Health and Nutrition

Pyretic Swimming In Children

Pyretic Swimming In Children



Fever spasms are a fairly common and relatively harmless phenomenon. About 5% of the pediatric population may develop feverish convulsions. Typically occurs in children aged 6 months to 5 years with an average age of about 18 months. It is more common in boys than in girls. It usually occurs in healthy children who develop fever usually above 39 C.


Feverish convulsions are convulsions in children aged 6 months to 5 years who have fever with a rectal temperature above 38 ° C with no evidence of intracranial infection or neurological disease.


– Simple fever spasms:

An episode of generalized convulsions at all 4 extremes and duration of less than 15 minutes.

– Complicated fever spasms:

An episode of generalized spasms lasting more than 15 minutes or multiple episodes of spasms within a 24-hour period or spasms on only one side of the body.


Convulsions occur in children who develop a fever, it does not have to occur as soon as a fever episode begins. They may occur before we realize that the child has a fever.

Typically the child has spasms where he or she loses consciousness, has eyes usually open, eyes focused forward or sideways, body muscles become rigid and then convulsions occur at all four extremities. The skin becomes pale and sometimes blue.


Fever spasms are due to the combination of low tolerance of the central nervous system (CNS) for spasms with an exogenous agent that is fever.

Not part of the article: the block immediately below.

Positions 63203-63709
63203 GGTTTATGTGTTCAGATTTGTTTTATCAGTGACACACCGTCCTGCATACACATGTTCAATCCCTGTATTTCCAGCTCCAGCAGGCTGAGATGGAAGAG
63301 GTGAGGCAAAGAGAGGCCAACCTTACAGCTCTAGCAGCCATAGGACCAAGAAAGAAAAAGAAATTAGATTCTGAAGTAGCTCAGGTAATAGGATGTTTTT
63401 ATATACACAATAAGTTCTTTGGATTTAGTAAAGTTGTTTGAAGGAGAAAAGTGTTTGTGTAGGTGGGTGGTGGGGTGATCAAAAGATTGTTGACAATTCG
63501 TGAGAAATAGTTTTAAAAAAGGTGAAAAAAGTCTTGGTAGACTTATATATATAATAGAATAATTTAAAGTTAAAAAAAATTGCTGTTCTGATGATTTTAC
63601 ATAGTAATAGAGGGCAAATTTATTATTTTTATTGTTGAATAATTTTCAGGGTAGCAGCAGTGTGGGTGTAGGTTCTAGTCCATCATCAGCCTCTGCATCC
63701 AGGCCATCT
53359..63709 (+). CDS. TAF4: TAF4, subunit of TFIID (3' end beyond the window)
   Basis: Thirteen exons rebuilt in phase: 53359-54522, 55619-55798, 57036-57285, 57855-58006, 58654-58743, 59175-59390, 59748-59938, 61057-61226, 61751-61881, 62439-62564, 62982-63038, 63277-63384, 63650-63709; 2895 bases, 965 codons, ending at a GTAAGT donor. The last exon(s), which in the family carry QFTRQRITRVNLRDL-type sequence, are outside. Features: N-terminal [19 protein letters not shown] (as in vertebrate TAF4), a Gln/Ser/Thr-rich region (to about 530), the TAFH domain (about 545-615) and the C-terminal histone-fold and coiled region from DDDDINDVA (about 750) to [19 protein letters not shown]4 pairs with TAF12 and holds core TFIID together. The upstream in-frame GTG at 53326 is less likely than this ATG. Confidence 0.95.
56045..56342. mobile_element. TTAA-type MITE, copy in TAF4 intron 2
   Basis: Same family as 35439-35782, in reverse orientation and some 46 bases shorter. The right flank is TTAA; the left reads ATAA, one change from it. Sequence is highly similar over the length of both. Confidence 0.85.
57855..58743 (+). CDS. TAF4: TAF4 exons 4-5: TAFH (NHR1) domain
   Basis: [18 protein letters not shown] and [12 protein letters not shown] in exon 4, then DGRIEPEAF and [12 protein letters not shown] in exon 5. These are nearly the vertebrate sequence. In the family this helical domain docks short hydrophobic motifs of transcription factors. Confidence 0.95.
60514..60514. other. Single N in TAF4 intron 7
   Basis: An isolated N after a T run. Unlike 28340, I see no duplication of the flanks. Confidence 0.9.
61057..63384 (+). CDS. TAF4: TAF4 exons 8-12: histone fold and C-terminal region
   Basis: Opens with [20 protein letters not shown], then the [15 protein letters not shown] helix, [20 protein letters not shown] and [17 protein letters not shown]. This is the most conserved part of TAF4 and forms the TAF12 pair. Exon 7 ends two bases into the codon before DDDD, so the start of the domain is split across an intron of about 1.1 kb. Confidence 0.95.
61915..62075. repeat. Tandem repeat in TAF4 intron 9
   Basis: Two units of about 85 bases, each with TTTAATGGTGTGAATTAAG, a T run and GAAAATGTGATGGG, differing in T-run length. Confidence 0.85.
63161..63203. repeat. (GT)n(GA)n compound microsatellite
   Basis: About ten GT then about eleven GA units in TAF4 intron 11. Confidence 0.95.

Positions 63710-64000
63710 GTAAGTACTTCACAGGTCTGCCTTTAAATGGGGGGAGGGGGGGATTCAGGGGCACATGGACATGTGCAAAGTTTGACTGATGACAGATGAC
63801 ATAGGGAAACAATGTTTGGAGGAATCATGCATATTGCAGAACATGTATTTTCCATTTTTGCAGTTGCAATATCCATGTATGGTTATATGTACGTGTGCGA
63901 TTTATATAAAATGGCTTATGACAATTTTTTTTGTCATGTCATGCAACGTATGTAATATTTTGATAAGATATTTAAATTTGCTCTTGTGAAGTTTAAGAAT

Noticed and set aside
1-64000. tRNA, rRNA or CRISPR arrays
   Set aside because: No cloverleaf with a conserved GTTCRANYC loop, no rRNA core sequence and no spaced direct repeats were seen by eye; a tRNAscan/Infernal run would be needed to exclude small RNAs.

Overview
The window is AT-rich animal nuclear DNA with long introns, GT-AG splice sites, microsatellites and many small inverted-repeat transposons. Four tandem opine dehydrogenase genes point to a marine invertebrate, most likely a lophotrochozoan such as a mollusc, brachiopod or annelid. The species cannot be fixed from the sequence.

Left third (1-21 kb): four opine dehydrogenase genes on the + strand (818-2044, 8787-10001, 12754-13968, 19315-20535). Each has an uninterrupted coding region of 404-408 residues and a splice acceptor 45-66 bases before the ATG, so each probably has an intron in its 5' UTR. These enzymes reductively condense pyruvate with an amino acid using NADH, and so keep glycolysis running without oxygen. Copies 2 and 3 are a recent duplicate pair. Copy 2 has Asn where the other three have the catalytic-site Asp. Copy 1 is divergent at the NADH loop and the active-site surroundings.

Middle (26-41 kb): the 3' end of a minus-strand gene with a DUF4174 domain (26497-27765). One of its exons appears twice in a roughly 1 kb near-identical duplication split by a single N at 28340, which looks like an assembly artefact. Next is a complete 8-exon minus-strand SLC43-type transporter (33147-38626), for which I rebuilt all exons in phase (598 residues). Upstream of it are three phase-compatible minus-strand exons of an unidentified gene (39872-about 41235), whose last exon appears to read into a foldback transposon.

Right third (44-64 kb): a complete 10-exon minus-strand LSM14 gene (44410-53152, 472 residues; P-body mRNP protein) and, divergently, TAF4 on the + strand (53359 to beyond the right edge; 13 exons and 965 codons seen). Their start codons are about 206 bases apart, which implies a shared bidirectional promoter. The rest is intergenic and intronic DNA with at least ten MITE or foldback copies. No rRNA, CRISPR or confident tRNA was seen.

The reasons for the CNS’s low tolerance for convulsions appear to be genetic.Statistically 24% of children have a family history of fever and 4% have a family history of epilepsy. The hypothalamus, which is the center of the brain where body temperature is regulated, seems to play a central role as well as some related canals such as: SCN1A, SCN9A, GPR98, GABRG2.

Fever that causes feverish convulsions most often appears to be due to certain infections such as some gastroenteritis (Shigella, Rotavirus) and some upper respiratory infections such as HHV6 and HHV7.


  • We control the temperature of the child.
  • We strip the child down to lower his body temperature.
  • We administer antipyretic from the rectum.
  • We never put anything in a child’s mouth.
  • If the child has lost consciousness we lie down on the side.
  • If the doctor has prescribed diazepam (Diazepam, Stesolid) we give it rectally if the seizures do not stop within 10 minutes.

Contact the hospital directly if:

  • It is the first episode of fever spasms for the child.
  • If the child is under 12 months.
  • If convulsions occur after a few days the child is ill.
  • If the child has more than one episode of convulsions within a 24-hour period.
  • If convulsions last more than 10 minutes.
  • If the child has seizures only on one side of the body.
  • If the child does not recover after a few minutes.
  • If the child has seizures in one part of the body after convulsions.